Id. at 224 (footnote omitted). In Shopping Kart Food Market, Inc., 228 N.L.R.B. 1311 (1977), the Board overruled Hollywood Ceramics. The Board stated that employees are sophisticated enough to recognize campaign propaganda for what it is and held that the Board would intervene only "where a party has engaged in such deceptive campaign practices as improperly involving the Board and its processes, or the use of forged documents which render the voters unable to recognize the propaganda for what it is." Id. at 1313 (footnote omitted). The Board quickly overruled Shopping Kart and reinstated the Hollywood Ceramics analysis in General Knit of California, Inc., 239 N.L.R.B. 619 (1978). The Board has now reversed itself again and reinstated the Shopping Kart rule. Midland National Life Insurance Co., 263 N.L.R.B. No. 24, 110 L.R.R.M. (BNA) 1489 (1982).
The Board enjoys wide discretion when it comes to establishing the procedures necessary to insure fair and free elections, e.g., NLRB v. A.J. Tower Co., 329 U.S. 324, 330, 67 S. Ct. 324, 327-28, 91 L. Ed. 322 (1946), and it has acted within its power in this instance. Whereas the Hollywood Ceramics rule promotes overextensive analysis of campaign propaganda and encourages parties to argue that various campaign statements were misrepresentations, the Shopping Kart rule clearly distinguishes between objectionable and nonobjectionable conduct. It discourages vexatious and pugnacious litigation and promotes the quick resolution of certification elections. It assumes that employees are capable of assessing and disregarding false campaign promises. Midland National Life Insurance Co., supra, 263 N.L.R.B. No. 24, at 17-18, 110 L.R.R.M. at 1492-93. There is "a reasonable basis in law" for the Board's return to the Shopping Kart analysis, and we therefore defer to its decision. See NLRB v. Hendricks County Rural Electric Membership Corp., 454 U.S. 170, 176, 102 S. Ct. 216, 221, 70 L. Ed. 2d 323 (1981). Under the Shopping Kart rule Monark's objections to8 alleged deceptions and misrepresentation fail to raise a material issue of fact and do not necessitate a hearing.9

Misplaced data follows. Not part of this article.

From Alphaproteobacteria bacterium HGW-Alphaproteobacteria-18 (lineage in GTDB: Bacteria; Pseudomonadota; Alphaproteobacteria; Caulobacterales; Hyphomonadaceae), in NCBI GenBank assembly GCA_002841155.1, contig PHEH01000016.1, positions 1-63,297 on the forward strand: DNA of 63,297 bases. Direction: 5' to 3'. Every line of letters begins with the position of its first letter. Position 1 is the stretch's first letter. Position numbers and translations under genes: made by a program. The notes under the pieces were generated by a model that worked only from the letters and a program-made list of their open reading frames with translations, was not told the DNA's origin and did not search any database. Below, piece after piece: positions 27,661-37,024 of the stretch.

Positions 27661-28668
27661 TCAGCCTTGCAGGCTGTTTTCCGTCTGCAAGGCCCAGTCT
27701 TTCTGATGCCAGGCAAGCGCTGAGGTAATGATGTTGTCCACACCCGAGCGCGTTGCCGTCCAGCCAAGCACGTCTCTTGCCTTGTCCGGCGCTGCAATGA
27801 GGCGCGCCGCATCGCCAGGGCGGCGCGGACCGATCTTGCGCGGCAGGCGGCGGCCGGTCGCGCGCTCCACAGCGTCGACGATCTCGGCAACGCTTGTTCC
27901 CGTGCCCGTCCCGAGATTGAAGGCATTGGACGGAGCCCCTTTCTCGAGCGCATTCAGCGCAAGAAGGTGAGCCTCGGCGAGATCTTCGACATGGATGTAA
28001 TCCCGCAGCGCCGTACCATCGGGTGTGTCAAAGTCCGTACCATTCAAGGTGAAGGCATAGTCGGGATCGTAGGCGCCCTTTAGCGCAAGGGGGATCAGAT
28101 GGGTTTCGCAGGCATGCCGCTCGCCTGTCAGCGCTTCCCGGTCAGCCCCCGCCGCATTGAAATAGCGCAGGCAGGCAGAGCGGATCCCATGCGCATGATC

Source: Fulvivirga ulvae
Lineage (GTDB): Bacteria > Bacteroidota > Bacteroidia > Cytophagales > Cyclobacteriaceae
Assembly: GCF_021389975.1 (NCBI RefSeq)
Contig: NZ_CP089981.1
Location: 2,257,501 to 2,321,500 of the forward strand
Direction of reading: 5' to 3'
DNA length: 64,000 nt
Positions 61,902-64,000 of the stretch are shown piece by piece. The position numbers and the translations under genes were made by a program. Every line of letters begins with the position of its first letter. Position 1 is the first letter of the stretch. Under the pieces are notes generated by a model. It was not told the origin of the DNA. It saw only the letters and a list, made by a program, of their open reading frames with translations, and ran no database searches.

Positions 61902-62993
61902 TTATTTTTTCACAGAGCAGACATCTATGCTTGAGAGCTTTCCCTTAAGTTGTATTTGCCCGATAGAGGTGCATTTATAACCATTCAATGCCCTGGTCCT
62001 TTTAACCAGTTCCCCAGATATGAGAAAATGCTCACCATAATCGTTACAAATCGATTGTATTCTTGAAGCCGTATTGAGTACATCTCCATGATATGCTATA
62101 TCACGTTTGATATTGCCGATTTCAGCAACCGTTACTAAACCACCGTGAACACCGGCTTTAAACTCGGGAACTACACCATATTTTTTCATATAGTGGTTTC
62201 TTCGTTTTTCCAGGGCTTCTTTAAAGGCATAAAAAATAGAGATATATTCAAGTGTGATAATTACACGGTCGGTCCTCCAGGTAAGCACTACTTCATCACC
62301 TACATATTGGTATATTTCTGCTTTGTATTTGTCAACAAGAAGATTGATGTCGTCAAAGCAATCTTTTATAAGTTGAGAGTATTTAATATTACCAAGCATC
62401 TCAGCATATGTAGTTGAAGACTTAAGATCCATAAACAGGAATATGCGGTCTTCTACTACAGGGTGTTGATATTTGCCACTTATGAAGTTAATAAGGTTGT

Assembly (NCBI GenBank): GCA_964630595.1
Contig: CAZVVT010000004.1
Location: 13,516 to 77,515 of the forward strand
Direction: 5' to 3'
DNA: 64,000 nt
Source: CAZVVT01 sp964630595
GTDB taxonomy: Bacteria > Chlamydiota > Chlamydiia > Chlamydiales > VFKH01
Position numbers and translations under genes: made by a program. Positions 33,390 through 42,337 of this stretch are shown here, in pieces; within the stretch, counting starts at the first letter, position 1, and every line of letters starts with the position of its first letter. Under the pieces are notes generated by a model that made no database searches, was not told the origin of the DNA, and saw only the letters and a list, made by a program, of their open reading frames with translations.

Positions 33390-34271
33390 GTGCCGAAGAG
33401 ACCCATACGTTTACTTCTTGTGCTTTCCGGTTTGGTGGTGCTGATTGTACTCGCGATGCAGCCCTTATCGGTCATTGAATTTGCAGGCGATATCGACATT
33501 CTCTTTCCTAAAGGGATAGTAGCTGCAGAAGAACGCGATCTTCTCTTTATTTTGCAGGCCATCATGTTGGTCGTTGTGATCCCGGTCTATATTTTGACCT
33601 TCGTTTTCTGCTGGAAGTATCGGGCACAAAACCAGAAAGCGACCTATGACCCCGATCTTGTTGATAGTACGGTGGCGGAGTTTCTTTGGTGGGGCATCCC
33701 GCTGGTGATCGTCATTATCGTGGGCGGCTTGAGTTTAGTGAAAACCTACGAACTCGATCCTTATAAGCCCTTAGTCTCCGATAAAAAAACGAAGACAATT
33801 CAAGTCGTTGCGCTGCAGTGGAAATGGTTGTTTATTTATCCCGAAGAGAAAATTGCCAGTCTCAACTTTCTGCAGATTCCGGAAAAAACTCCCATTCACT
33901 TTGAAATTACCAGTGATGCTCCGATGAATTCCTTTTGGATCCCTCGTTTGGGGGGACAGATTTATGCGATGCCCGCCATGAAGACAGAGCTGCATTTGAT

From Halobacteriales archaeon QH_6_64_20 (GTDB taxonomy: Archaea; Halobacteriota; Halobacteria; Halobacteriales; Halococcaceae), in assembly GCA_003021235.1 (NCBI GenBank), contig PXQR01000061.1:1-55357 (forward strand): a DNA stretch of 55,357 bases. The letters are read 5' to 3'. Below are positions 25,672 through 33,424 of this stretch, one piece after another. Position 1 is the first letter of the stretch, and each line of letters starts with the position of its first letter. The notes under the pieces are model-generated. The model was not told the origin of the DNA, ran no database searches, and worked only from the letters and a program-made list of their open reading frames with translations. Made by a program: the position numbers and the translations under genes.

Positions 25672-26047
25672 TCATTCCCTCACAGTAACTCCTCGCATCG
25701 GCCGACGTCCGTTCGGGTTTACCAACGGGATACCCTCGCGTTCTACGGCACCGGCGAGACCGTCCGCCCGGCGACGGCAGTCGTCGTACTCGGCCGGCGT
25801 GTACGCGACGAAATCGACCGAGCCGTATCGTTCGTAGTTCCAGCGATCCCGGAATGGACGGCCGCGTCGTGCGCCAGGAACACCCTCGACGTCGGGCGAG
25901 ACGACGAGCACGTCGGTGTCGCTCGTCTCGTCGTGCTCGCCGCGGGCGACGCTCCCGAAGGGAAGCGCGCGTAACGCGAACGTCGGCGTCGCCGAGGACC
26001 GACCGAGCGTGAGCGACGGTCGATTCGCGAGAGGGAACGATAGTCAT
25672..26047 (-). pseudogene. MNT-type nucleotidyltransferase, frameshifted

Monark would have us apply Shopping Kart prospectively only and analyze its objections in light of Hollywood Ceramics. This we decline to do.